Höch became romantically involved with Raoul Haussman in 1915, who exposed the artist to the Dadaists. She and Haussman separated in 1926 and relocated to the Netherlands, where she collaborated with several prominent artists, including Kurt Schwitters and Piet Mondrian.

Later in Hoch’s career, she moved to Berlin and was compelled to stop exhibiting her artwork in public after the Nazis decided that it was degenerate art. Many of her peers left the country, but Höch isolated herself in a remote part of northwest Berlin. The artist continued to create art till the end of her life.

Female Dada ArtistsPhotograph of Hannah Höch in 1974; Dietmar Bührer (Wikipedia), CC BY-SA 4.0, via Wikimedia Commons

Höch and other Dadaists considered themselves to be radical thinkers who advocated for women’s rights. Höch, though, was sidelined by male Dadaists due to her masculine clothing, sexual orientation, and independent spirit. The couple, who had a stormy love affair, are widely credited for establishing photomontage. They, along with other Dadaists created works with ironic and satirical statements about Germany’s unstable socio-political condition using camera-made imagery.


John Heartfield (1891 – 1968)

Artist NameJohn Heartfield
Date of Birth 19 June 1891
Date of Death26 April 1968
Place of BirthBerlin, Germany

Heartfield’s early expertise in advertising and encounters with Dada theatricality equipped him with the visual skills he needed to impact and encourage audiences to take action and think critically. His controversial photomontages sparked both critical praise and controversy at the time, particularly his anti-fascist works, for which he was harassed by Nazis and Gestapo agents.

His agitational strategy, which was associated with the worker photography movement’s concept of “photo as a weapon”, was designed to portray the realities that lurked beneath the demand for war or whatever reason the government convinced civilians to support.

The German November Revolution of 1918 was intended to fill the political void created by the First World War and the widespread disenchantment with war. But it didn’t work. The literary and creative avant-garde expressed the grim experience of war and rebellion, economic and military destruction, as well as cultural and social upheaval. This encounter turned Heartfield and his brother into Spartacus League members. Heartfield and his brother became founder members of the Berlin Dadaists in 1919, and they worked closely with Raoul Hausmann, George Grosz, and Hannah Höch. Because his photomontages were both successful propaganda and formalist arrangements, Heartfield’s work was both lauded and criticized.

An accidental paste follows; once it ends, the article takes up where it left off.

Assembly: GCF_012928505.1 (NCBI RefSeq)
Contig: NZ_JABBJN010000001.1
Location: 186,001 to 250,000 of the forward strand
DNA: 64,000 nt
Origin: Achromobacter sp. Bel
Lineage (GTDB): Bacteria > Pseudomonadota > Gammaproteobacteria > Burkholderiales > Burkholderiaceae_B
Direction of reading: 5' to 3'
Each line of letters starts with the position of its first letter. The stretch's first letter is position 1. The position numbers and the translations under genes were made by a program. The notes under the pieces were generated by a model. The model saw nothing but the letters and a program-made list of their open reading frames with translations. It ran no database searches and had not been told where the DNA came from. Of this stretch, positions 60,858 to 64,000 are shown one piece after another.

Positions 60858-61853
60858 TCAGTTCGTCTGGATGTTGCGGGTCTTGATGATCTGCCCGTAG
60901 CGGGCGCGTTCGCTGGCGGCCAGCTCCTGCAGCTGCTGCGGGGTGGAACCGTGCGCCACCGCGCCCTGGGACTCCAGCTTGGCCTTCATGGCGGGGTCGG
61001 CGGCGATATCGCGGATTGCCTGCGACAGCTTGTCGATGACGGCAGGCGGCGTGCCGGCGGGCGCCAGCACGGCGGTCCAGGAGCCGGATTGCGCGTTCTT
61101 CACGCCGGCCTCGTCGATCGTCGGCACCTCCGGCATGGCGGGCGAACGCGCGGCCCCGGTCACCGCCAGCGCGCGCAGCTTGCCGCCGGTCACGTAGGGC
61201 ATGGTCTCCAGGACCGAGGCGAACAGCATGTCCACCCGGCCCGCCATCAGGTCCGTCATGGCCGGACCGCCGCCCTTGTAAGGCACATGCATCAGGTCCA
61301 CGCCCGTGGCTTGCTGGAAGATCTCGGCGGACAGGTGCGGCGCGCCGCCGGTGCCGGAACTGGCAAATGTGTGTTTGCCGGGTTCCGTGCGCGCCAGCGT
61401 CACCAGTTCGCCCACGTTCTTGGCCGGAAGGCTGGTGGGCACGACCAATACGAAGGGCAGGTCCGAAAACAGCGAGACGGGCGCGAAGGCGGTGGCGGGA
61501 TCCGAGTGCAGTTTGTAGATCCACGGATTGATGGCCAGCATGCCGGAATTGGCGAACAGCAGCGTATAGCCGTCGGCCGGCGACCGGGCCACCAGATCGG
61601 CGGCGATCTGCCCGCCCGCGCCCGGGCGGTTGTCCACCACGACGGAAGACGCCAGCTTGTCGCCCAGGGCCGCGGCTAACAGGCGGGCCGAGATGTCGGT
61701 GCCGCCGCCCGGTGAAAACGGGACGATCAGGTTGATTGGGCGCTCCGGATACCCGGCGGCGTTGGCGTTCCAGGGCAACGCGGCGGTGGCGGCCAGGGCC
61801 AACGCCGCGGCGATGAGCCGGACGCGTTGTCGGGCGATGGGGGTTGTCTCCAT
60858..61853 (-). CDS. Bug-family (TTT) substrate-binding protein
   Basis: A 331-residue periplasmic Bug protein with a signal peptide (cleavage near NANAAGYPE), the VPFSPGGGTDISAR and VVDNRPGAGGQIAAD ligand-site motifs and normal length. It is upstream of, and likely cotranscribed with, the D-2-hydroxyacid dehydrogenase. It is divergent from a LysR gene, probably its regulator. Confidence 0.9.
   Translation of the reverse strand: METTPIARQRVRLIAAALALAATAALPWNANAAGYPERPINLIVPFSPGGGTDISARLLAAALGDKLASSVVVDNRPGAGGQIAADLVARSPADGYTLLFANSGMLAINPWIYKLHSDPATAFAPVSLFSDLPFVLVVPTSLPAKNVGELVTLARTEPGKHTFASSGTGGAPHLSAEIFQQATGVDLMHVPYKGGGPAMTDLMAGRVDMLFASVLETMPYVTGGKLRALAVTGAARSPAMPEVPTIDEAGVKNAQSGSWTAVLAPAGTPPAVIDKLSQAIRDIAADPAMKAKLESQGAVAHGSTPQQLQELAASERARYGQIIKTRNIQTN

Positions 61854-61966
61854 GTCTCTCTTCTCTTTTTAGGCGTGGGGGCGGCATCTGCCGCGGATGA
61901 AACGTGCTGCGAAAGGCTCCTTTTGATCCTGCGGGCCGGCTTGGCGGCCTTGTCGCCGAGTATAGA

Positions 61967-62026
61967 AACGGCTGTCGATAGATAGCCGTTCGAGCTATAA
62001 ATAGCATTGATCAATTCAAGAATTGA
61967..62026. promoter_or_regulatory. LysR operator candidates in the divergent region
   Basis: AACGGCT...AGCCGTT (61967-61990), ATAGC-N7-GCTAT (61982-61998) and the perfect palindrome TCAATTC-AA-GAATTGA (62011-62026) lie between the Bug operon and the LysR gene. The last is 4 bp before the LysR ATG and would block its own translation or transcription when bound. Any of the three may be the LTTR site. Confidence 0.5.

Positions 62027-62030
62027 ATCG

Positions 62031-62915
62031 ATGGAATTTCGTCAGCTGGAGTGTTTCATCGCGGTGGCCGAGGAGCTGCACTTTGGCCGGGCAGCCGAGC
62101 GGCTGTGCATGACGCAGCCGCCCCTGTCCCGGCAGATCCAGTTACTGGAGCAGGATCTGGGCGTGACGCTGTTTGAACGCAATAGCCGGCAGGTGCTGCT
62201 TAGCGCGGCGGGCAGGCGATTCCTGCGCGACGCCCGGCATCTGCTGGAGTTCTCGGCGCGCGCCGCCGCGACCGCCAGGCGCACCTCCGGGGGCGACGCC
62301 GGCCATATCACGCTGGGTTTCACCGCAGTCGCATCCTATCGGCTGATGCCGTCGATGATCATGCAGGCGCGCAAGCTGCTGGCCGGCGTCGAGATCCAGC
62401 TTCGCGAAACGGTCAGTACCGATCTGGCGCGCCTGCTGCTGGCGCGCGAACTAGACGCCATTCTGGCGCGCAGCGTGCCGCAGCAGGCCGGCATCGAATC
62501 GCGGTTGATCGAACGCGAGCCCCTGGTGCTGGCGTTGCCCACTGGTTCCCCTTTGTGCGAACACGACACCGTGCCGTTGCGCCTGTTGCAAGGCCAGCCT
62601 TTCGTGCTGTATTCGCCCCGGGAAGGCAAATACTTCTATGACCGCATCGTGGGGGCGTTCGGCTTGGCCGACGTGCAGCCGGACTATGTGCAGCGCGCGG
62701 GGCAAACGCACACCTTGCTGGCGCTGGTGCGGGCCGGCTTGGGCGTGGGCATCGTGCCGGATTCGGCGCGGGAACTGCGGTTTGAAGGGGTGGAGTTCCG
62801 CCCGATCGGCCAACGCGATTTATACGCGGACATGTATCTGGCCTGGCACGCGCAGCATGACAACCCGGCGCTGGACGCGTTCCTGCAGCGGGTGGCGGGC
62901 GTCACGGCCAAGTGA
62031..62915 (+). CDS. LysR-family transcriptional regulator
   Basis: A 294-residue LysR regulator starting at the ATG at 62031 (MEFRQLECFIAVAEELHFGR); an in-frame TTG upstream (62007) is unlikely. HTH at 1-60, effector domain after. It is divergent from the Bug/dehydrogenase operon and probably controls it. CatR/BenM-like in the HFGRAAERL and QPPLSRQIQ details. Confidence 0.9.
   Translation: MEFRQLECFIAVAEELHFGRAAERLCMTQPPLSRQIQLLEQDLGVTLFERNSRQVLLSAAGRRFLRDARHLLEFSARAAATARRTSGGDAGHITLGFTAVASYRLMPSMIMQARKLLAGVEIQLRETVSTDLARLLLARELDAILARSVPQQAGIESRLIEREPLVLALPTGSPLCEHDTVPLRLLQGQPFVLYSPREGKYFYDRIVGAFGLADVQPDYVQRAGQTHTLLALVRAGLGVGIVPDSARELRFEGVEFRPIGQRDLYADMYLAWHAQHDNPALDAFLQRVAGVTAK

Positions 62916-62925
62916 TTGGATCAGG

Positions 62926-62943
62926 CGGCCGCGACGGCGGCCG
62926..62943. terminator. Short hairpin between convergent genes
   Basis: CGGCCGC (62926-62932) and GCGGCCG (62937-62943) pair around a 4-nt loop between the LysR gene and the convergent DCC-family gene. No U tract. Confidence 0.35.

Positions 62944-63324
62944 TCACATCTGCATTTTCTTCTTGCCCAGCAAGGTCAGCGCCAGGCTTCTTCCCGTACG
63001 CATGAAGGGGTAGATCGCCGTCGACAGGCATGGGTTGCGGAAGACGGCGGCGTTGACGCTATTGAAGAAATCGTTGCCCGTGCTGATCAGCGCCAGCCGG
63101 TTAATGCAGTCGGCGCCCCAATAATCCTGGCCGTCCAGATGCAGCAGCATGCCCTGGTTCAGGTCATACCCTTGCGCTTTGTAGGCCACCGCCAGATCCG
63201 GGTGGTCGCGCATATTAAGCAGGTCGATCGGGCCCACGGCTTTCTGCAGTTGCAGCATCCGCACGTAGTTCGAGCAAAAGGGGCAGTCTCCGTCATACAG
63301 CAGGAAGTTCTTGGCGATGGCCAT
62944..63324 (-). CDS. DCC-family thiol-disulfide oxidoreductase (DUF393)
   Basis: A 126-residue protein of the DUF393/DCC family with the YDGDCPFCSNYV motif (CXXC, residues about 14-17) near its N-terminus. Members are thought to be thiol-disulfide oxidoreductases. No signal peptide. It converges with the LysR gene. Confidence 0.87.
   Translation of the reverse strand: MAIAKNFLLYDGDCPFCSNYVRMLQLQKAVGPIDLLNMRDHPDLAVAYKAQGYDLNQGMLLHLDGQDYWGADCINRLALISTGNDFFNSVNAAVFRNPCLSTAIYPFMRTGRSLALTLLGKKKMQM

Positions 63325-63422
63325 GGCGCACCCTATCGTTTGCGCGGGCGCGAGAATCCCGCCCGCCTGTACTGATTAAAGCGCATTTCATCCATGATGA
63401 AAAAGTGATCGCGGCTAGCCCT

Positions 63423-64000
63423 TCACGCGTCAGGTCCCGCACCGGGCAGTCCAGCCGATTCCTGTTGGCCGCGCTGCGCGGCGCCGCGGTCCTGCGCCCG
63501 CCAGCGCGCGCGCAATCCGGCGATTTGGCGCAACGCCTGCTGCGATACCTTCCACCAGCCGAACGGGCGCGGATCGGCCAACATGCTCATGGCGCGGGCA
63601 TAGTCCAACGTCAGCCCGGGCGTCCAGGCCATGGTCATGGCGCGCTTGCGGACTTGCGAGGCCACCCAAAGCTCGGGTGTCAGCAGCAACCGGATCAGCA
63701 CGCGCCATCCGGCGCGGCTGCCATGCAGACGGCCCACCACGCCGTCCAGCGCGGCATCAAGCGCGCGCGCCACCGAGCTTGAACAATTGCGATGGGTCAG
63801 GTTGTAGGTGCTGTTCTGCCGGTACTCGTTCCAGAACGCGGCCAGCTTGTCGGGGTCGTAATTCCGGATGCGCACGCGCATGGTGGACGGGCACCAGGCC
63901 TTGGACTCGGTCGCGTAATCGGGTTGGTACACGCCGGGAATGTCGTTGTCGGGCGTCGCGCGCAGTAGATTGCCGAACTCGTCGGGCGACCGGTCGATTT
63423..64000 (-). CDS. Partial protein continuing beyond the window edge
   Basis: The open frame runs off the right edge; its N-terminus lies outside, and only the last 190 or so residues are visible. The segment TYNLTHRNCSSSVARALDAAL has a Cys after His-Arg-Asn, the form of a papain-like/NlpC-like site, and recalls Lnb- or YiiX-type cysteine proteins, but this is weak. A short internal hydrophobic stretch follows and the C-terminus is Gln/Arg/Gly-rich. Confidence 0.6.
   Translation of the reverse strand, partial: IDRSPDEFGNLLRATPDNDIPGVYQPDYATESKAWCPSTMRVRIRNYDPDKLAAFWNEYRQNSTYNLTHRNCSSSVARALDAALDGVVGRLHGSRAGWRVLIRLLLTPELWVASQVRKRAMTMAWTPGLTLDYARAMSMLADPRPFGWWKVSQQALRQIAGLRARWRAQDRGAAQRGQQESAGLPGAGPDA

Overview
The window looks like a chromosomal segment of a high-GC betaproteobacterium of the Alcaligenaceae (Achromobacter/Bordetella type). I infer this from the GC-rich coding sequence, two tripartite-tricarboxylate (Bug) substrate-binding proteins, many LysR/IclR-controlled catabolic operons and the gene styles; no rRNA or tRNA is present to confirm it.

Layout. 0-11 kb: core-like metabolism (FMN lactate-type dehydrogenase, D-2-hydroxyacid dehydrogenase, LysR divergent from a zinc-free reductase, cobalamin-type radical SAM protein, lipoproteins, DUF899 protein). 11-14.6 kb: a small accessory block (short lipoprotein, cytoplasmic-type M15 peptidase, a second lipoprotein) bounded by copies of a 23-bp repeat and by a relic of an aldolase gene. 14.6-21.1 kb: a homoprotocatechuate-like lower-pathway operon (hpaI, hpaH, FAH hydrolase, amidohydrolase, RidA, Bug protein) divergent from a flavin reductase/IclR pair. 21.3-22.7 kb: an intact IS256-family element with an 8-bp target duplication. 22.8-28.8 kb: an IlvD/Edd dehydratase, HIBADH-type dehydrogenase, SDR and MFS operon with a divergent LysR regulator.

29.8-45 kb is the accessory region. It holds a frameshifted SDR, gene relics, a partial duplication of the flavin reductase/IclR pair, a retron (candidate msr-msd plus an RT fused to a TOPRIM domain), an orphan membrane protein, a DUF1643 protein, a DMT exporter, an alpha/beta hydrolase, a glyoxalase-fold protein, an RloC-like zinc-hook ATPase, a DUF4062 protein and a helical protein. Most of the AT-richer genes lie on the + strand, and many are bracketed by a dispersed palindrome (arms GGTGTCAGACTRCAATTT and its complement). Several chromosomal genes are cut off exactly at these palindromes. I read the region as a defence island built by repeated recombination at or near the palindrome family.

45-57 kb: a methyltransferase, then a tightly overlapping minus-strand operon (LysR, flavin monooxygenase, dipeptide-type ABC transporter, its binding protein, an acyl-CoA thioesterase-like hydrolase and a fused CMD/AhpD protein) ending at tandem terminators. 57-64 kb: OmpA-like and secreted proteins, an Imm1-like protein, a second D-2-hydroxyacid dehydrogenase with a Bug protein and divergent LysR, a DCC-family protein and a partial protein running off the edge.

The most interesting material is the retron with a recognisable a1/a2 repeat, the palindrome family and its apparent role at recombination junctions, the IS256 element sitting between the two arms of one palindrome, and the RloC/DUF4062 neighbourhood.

Heartfield’s work was admired even during his lifetime, as seen by Alexander Liberman’s graphic designs. In the late 1960s and early 1970s, Heartfield’s photomontages inspired artists from all throughout Soviet Russia, the Eastern bloc, and the United States. During the Cold War, his creative endeavors assisted in confronting a worn-out leftist philosophy with a fresh kind of leftist critique, employing historical references and context-driven significance, to recapture artistic independence, and to express alternative political, social, and cultural perspectives in both the West and the East.


Max Ernst (1891 – 1976)

Artist NameMax Ernst
Date of Birth 2 April 1891
Date of Death1 April 1976
Place of BirthBrühl, Germany

Few artists have had as much impact on the world of art as Max Ernst, whose experiments into automated art and the unconscious established him as a significant figure in both Dadaism and Surrealism. Born in Germany, he founded a Dada group in Cologne in 1919 before moving to Paris, where he was involved in developing André Breton’s idea of Surrealism from the very beginning. He did not have formal artistic training, but his exploratory approach to art-making led to the development of frottage – a method that employs pencil rubbings of objects as a source of images, and grattage, in which paint is removed across the canvas in order to reveal the imprints of the things set underneath.

Regarded as an exceptional avant-garde artist, he worked through the century of avant-garde movements with an unquenchable appetite for invention, leaving behind an extensive and highly unique oeuvre.

Famous Dada ArtistsPhotograph of artist Max Ernst (c. 1976) ; See page for author, CC0, via Wikimedia Commons